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    ABSTRACT: 1. Climate change and human activities impacts are considered to be the main causes of sperm whale habitat alteration. 2. Despite the creation of several marine protected areas in the Mediterranean Sea, the sperm whale status remains ‘endangered’. Its spatial distribution has been reported in different areas of the Mediterranean, among them the Pelagos Sanctuary. 3. Various biophysical parameters have been recognized to influence sperm whale distribution depending on the modelling scale. Hence, this study investigates and predicts sperm whale relative occurrence, taking into account the parameters that affect their habitats in the central Mediterranean Sea, inside and beyond the boundaries of the Pelagos Sanctuary. 4. An artificial neural network (ANN) model was used to predict the probability of sperm whale occurrence in the central Mediterranean Sea, for each cell of a 3 ×3 minute grid using a Visual Basic script to interface with GIS software. The algorithm was trained using species presence/absence data and a set of physiographic variables such as depth, slope, distance to shore and magnetic field. 5. Some geographic areas exhibit a consistently high probability of occurrence and may be identified as highly used areas for special management concern. Thus, this work represents a preliminary evaluation of management and conservation effort outside the Pelagos Sanctuary. The map of sperm whale predicted relative presence can be used to mitigate potentially harmful human activities and to support the design and management of marine protected areas, including the delineation of ecologically meaningful boundaries. Copyright # 2013 John Wiley & Sons, Ltd.
    Aquatic Conservation Marine and Freshwater Ecosystems 07/2014; 24(S1). DOI:10.1002/aqc.2411 · 2.14 Impact Factor
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    • "In the Mediterranean Sea, different authors have investigated relationships between sperm whale (Physeter macrocephalus) distributions, bottom topographies and environmental parameters (David, 2000; Drouot et al., 2004; Gannier and Praca, 2007; Azzellino et al., 2008; Moulins et al., 2008; Praca and Gannier, 2008; Aissi et al., 2012; David and Di-Méglio, 2012). It has been shown that these animals seem to prefer deep continental slope waters (Azzellino et al., 2008) thought to be areas where mesopelagic cephalopods – the species' preferred prey (Clarke, 1996; Whitehead, 2003) – are most abundant (Azzellino et al., 2008; Praca and Gannier, 2008). "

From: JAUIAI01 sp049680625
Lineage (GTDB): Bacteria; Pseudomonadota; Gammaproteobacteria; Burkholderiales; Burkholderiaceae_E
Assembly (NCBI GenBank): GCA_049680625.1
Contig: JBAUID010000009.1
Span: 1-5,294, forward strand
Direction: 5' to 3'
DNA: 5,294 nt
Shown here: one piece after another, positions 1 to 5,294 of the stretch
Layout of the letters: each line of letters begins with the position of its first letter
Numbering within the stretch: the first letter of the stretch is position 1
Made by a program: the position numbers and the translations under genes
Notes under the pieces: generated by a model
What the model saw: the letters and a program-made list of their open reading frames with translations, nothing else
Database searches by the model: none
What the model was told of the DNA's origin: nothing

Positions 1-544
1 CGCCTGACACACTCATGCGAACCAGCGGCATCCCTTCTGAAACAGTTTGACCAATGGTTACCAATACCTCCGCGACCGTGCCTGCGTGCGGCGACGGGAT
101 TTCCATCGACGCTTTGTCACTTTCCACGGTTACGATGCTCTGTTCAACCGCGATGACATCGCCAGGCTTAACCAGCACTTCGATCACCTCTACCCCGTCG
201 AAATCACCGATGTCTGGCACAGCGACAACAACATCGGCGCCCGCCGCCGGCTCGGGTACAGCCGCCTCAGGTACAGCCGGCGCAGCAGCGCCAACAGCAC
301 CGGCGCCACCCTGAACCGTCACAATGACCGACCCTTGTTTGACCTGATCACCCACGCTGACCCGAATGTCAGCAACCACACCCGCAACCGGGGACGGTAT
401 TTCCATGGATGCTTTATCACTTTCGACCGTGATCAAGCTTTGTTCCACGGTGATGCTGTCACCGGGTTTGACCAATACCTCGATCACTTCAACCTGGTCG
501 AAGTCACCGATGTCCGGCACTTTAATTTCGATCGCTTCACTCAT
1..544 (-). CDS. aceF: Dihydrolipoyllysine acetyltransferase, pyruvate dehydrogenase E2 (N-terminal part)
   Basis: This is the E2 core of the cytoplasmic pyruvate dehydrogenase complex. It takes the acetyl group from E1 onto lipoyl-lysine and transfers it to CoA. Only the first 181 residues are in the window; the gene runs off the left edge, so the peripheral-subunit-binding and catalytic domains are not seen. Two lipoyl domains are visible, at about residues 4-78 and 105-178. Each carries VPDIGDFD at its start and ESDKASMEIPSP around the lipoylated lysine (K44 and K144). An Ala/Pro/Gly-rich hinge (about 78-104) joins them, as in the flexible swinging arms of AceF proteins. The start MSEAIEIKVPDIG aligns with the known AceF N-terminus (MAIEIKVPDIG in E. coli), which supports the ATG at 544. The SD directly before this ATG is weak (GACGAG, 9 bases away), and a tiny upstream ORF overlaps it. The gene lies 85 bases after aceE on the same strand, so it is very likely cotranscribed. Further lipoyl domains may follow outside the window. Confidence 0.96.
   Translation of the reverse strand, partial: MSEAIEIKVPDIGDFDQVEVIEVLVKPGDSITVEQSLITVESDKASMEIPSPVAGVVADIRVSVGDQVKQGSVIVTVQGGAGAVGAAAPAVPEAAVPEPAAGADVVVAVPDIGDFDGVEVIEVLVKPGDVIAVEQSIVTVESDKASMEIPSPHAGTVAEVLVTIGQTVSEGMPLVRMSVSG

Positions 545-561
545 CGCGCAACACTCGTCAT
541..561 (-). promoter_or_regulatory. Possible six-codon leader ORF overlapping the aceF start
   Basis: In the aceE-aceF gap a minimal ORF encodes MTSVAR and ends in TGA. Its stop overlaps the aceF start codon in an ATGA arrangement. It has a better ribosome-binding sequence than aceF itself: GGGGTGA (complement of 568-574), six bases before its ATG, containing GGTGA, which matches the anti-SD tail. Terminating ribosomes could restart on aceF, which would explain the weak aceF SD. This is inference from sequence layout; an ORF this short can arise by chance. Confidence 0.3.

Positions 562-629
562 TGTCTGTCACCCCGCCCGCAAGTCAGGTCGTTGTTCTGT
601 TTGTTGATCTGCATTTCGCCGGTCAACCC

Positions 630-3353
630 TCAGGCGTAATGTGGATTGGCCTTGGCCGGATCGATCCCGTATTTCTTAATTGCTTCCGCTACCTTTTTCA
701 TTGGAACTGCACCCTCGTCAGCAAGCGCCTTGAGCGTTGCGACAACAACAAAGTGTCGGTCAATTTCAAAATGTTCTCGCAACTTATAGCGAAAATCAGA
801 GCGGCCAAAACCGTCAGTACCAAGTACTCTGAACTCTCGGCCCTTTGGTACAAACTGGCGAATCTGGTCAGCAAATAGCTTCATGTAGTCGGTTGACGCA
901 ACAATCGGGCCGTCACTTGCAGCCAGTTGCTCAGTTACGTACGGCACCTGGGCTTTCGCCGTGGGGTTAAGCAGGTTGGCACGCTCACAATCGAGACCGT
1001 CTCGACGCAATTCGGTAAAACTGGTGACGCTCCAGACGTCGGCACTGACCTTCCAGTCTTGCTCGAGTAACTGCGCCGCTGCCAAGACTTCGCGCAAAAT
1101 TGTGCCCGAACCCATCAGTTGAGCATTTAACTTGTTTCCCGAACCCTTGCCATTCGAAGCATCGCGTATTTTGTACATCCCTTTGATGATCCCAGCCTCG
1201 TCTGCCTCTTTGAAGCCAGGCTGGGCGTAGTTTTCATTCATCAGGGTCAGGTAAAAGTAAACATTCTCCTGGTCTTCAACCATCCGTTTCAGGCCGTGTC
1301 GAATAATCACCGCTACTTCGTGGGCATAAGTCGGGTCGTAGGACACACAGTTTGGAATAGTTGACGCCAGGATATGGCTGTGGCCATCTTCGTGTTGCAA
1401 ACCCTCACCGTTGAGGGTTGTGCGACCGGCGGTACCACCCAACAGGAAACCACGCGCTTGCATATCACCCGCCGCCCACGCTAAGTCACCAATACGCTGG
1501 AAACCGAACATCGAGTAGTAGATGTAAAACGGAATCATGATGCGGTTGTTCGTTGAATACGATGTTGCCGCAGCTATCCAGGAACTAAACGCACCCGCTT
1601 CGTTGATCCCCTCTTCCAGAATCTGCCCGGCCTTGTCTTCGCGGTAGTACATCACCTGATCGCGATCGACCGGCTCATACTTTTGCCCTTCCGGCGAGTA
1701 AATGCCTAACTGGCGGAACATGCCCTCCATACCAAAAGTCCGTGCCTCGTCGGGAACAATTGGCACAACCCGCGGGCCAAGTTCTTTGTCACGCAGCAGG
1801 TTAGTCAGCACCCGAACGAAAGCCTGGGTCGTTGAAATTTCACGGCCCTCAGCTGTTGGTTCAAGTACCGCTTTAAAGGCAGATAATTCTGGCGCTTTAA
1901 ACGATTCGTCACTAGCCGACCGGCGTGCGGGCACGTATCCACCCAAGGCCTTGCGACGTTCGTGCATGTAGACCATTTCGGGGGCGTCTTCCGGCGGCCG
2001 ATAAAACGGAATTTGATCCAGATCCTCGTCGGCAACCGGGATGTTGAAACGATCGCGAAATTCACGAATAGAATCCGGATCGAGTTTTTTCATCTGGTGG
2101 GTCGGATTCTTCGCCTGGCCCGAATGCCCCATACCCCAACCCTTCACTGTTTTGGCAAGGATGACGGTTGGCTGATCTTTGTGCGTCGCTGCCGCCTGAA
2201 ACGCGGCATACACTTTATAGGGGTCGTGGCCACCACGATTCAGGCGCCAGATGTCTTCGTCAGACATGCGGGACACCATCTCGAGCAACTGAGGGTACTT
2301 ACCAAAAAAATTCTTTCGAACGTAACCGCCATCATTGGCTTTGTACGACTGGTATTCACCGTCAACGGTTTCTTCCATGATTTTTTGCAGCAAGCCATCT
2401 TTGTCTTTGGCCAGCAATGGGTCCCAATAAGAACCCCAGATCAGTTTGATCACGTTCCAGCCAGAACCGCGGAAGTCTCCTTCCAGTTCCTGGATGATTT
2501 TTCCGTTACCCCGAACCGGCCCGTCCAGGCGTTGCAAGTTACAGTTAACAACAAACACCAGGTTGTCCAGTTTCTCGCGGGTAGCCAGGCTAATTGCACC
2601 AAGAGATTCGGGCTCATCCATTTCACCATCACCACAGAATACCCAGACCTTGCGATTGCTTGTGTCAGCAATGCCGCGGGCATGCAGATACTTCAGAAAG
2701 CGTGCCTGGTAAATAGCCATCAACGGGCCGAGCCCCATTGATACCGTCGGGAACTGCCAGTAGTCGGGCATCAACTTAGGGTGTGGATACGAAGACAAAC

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    ABSTRACT: 1. Boat surveys aimed at studying sperm whales in the Tyrrhenian Sea were conducted between 2002 and 2011. During 768 daily surveys, a total effort of 32 602 km was achieved within an area of 8800 km 2 resulting in 92 encounters with 229 sperm whale individuals. 2. Average encounter rates of sperm whales was 0.5 groups per 100 km 2 , with a higher concentration in the vicinity of the submarine canyon of Cuma, confirming the importance for the species of this small hotspot in the Mediterranean Sea. 3. Encounter rates increased with increasing distance from the coast. It is possible that the intense boat traffic and anthropogenic disturbance in the area may be moving animals away from the coast leading to habitat loss. 4. The species–habitat relationship documented in this study has implications for conservation.
    Aquatic Conservation Marine and Freshwater Ecosystems 07/2014; 24(S1):59-70. DOI:10.1002/aqc.2460 · 2.14 Impact Factor